$ previous : int  0 4 1 0 0 3 2 0 0 2 ... 
$ poutcome : Factor w/ 4 levels "failure","other",..: 4 1 1 4 4 1 2 4 4 1 ... 
$ y        : Factor w/ 2 levels "no","yes": 1 1 1 1 1 1 1 1 1 1 ...

As we can see, the dataset has 17 variables and 4521 records. The target variable y has a binary outcome for the subscription status of the client (“Yes” or “No”). Because of this we will look into a classification type algorithm. All other details of the input variables can be found in the UCI website.

On initial examination all the input variables seem to important to impact the client’s decision, but how much can human intuition be useful? Let’s test it out using some initial exploratory visualisations.

> transparentTheme(trans = .4)
> featurePlot(x = bank[, c(1,6,12,13,14,15)], 
 y = bank$y, 
 plot = "pairs",
 auto.key = list(columns = 2))

Screen Shot 2017-09-26 at 18.18.14

From the above plot we can see how some variables impact other variables. The age and balance are related so we can see that lower the age higher the balance. Campaign and age variables show a relation pattern as well, but how do all these variables impact the outcome? By looking at the same graph colour-wise (red being a “no” and blue being a “yes” to subscription) we are also able to see that younger people have more “no” outcomes than “yes”. We can also plot the target variable by age to understand the distribution.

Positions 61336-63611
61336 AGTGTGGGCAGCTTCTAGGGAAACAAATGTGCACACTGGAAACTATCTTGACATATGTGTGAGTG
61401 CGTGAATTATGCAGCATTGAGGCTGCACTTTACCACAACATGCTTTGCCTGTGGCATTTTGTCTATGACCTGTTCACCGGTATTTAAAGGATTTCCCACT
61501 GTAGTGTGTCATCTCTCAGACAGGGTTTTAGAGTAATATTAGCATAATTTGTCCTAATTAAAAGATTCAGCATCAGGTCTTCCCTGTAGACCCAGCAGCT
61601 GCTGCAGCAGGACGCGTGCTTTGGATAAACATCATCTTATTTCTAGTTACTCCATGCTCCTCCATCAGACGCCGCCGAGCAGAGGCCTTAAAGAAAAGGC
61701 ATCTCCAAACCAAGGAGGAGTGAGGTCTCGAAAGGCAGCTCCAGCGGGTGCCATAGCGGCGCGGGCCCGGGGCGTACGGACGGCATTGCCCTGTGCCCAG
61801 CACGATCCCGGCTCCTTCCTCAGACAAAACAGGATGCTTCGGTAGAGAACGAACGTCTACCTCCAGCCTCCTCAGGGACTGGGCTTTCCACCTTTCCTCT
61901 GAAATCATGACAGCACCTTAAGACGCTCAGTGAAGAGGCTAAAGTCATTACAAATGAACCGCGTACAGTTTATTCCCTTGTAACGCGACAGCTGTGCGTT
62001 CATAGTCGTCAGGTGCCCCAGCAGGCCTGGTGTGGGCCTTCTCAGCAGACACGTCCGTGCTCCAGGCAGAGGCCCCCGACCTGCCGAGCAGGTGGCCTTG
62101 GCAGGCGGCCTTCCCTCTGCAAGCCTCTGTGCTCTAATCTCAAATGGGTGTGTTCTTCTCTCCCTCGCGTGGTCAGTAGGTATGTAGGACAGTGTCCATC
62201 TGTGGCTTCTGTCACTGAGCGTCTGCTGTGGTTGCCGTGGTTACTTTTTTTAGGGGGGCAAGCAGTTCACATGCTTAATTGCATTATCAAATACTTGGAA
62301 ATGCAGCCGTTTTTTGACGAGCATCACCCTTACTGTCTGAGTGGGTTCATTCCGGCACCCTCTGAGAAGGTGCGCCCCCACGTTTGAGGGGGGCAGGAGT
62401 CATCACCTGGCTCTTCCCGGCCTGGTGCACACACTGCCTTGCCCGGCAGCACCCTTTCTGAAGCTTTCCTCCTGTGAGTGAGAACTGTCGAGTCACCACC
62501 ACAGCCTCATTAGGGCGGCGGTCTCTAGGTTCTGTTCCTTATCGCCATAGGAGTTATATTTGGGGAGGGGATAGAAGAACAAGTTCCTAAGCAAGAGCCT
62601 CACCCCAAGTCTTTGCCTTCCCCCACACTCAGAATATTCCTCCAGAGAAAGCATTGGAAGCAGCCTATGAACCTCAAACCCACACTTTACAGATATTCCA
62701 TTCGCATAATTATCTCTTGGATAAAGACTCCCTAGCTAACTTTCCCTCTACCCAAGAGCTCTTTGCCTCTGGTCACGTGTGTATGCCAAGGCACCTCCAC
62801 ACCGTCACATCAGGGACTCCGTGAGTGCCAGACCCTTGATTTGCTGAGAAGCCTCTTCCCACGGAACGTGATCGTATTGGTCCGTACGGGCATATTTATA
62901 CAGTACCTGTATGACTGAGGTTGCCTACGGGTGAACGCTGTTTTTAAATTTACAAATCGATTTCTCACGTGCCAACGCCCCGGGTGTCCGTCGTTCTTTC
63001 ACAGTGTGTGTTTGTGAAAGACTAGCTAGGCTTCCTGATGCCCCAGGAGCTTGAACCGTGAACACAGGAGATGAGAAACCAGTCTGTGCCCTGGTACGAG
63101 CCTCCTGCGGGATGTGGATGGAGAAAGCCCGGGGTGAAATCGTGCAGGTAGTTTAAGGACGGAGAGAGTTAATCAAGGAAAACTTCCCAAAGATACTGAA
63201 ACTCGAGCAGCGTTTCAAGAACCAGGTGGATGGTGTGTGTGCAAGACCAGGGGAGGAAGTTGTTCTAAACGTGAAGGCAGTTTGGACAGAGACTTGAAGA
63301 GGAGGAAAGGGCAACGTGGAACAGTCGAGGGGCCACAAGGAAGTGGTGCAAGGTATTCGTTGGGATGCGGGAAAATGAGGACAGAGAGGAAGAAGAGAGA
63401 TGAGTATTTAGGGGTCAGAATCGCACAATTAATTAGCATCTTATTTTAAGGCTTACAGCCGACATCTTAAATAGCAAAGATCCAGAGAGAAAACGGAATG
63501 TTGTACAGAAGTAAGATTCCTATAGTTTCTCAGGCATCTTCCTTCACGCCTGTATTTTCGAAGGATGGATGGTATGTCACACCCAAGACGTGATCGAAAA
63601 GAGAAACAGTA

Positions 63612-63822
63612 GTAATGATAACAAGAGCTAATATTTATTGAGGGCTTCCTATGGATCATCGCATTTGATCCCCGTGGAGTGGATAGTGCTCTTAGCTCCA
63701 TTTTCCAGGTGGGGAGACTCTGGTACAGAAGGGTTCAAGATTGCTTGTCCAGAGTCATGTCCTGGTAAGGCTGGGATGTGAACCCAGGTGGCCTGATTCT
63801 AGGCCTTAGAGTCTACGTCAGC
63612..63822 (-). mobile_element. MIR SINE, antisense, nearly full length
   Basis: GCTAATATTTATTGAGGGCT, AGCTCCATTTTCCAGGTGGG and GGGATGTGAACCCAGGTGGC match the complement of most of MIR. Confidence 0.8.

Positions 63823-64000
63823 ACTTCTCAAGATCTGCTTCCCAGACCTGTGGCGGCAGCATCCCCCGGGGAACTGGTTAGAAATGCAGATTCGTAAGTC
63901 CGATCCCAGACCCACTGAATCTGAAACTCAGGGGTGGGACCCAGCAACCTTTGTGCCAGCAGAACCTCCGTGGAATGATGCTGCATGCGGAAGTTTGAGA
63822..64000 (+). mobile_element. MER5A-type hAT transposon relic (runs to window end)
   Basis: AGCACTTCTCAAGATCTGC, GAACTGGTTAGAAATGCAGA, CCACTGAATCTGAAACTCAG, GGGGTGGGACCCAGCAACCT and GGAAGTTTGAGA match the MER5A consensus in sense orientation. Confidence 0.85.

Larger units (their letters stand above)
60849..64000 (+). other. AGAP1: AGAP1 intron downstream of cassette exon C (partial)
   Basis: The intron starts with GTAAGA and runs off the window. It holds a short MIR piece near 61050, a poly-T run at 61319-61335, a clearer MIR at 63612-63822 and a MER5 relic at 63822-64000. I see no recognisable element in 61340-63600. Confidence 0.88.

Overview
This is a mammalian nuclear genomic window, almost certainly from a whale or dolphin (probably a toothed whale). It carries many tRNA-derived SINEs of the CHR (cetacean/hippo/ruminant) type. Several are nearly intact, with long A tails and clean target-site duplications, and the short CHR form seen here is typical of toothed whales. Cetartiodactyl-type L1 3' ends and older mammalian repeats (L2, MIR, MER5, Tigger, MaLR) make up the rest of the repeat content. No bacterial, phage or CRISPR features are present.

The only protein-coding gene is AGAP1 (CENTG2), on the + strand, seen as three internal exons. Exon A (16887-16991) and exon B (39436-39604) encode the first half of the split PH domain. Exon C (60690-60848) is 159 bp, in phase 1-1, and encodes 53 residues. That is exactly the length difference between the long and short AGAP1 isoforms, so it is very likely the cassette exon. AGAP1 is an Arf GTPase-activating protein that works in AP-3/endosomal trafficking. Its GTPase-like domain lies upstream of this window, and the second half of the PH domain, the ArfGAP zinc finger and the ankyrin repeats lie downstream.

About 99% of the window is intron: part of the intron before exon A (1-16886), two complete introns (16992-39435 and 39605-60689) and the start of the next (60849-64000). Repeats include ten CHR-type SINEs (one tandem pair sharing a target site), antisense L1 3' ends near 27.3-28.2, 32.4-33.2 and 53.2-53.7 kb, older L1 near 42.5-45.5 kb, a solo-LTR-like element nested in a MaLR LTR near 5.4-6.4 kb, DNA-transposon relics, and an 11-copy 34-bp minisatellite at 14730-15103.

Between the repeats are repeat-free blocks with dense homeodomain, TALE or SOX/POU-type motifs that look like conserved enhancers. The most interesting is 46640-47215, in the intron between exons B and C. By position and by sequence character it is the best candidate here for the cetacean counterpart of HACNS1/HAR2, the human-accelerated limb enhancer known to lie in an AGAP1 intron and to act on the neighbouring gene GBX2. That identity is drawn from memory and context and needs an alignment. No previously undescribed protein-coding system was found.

>boxplot(bank$age~bank$y, ylab="Age",xlab="y")

Screen Shot 2017-10-15 at 23.41.05

Now let’s focus on the target variable.

> table(bank$y)

no yes 
4000 521

> table(bank$y)/nrow(bank)

no yes 
0.88476 0.11524

From the above we can also see that the class variable is unbalanced. For the sake of simplicity in this blog, we do not address this issue here.

Now, let us begin the machine learning analysis. First we set the seed value so that we get the same results for the trained model every time we run it. Then, we split the dataset into training and test sets. We allocate 60% of the data size into the training set and the remaining 40% to the test set.

> set.seed(999)
> trainIndex <- createDataPartition(bank$y, p = .6, 
 list = FALSE, 
 times = 1)
> train <- bank[ trainIndex,]
> test <- bank[-trainIndex,]

We create a 10 fold cross-validation method to help train the dataset. It will be repeated 5 times. This process decreases over-fitting in the training set and helps the model work on an unknown or new dataset. The model will be tested and trained several times on subsets of the training data to increase the accuracy in the test data.